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Global Perspectives | May/June '20

Insights on Outreach

Reflections on a medical trip to Honduras.

As a second-year medical student at the Edward Via College of Osteopathic Medicine, I had the opportunity to participate in a medical outreach trip to Tegucigalpa, Honduras, in July 2018. I had previously visited Tegucigalpa in January 2017 on a medical education trip geared toward children. That experience was so positive that I had to go back. To this day, my second outreach trip serves as a reminder of why I sacrifice long days and longer nights to study for medical exams. Here are my four takeaways from that trip.

1. Patients may travel hours for medical care, sometimes on foot

While in Tegucigalpa (Figure), I encountered a grandmother and her three grandsons, aged 4, 6, and 9. After finishing with my last patient at the JMA Women’s Clinic, I was bringing a table to the storage room when I met this family. I found some balloons that we had packed, blew them up, put eyeball stickers on them, and offered them to the three boys. One of the boys, Anayer, hid his face in his grandmother’s shirt and timidly peeked out at me. After I gave his two brothers balloons, he finally trusted me and reached his hand out to retrieve one himself. I spoke to my colleague who attended them, and she told me that they had traveled on foot from more than 1 hour away. As they were leaving, I gave the boys all of the snacks I had in my bookbag for their trip home. Their faces lit up with surprise and gratitude.

Figure | Jennifer Camia, BS, MS (center), in Tegucigalpa, Honduras.

2. Patients place great trust in their care providers

During my outreach trip, first-time Honduran mothers would hand me their newborn babies, and I had no choice but to exude confidence and mask my nervousness. Most patients were very willing to be vulnerable around me, even though I did not speak their language. As a budding physician, I found it helpful to ask questions when in doubt and to seek help from the seasoned preceptors and interpreters to guide the clinical-thinking process and deliver the best medical care possible.

3. Learning some of the native language is key

When participating in an outreach trip, mastering some key phrases in the native language goes a long way. Although an interpreter is often present for each patient interaction and the patient’s response will be in his or her native tongue, it is important to show that you are trying to connect with the patient on a more personal level. Here are some words and phrases that I found to be valuable.

  • Please and thank you
  • What medical problems are you having?
  • I hope you feel better soon.
  • Where is the nearest bathroom?

4. Osteopathic manipulative medicine skills may be useful

During a medical mission, it is sometimes necessary to think outside the box and to act creatively and unconventionally. For example, I never once stepped foot in a hospital during my trip to Tegucigalpa. Churches located deep within the busy city or perched high on mountaintops opened their doors so that we could hold medical screenings. Many people we treated did not have washers or dryers; instead, they washed their clothes by hand, usually outdoors near a water pump. Some did not have cars or bikes, so they gracefully carried their groceries on top of their head. Some children could not recall their last bowel movement.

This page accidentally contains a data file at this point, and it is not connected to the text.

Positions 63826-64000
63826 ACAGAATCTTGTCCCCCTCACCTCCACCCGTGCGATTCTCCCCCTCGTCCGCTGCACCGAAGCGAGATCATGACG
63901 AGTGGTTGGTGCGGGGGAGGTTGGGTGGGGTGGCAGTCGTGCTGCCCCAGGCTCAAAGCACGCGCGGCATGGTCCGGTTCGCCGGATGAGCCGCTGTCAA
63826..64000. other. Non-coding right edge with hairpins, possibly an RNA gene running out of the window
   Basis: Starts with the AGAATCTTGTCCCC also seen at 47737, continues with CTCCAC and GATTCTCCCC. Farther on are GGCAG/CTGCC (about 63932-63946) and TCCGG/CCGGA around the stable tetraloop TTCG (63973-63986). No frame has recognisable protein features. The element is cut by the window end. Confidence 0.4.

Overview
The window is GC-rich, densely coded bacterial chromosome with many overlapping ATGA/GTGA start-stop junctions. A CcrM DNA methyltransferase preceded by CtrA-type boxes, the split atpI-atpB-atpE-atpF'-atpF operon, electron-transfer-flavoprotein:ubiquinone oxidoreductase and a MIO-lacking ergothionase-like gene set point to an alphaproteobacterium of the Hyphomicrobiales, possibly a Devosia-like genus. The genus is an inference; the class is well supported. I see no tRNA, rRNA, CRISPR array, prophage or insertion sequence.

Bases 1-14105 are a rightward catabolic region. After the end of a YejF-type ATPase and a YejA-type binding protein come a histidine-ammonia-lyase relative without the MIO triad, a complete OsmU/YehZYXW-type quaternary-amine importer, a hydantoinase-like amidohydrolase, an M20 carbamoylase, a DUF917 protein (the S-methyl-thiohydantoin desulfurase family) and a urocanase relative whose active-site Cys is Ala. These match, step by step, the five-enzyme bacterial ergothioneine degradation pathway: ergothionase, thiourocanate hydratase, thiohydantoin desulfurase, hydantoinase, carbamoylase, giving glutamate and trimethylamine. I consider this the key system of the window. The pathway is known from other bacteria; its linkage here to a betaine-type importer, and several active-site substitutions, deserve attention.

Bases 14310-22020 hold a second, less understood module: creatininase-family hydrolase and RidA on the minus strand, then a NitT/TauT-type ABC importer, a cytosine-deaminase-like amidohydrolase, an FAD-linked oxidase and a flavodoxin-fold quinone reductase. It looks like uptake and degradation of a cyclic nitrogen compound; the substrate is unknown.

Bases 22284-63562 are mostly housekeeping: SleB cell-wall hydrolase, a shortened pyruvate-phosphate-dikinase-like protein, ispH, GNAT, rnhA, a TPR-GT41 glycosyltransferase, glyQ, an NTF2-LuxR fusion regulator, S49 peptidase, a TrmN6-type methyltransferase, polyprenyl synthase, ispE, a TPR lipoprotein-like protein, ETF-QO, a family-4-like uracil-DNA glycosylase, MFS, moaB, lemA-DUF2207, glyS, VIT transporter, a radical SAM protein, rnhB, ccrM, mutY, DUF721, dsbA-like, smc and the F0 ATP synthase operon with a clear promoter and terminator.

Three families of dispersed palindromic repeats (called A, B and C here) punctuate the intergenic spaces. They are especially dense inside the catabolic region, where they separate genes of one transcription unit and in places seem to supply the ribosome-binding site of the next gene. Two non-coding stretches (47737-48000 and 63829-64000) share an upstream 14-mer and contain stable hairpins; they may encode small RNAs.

For these reasons, I found it beneficial to provide some osteopathic manipulative medicine (OMM) techniques for leg cramps, neck pain, and mesenteric release for constipated patients. We could only pack so much medication, so once our supply ran out, patients with muscle complaints received OMM. Even for providers who are not osteopathically trained, OMM skills can certainly be helpful in settings of limited resources.

CONCLUSION

After arriving back in the United States, I realized that both my work at home and abroad could benefit from an improved knowledge of Spanish. These Spanish-speaking skills would have helped me to better connect and understand patients in Honduras without having to heavily rely on an interpreter. I recently had an opportunity to speak basic Spanish to a handful of US patients while doing my pediatric rotation in the small rural town of South Boston, Virginia. Currently, I keep up with my Spanish by using Duo Lingo and participating in weekly online tutor sessions with a Spanish teacher. My goal is to have my Spanish-speaking skills proficient enough to one day comfortably complete a full patient examination without the need for an interpreter.

author
Jennifer Camia, BS, MS
  • Third-Year Medical Student, Edward Via College of Osteopathic Medicine, Virginia
  • jenny.camia@gmail.com
  • Financial disclosure: None
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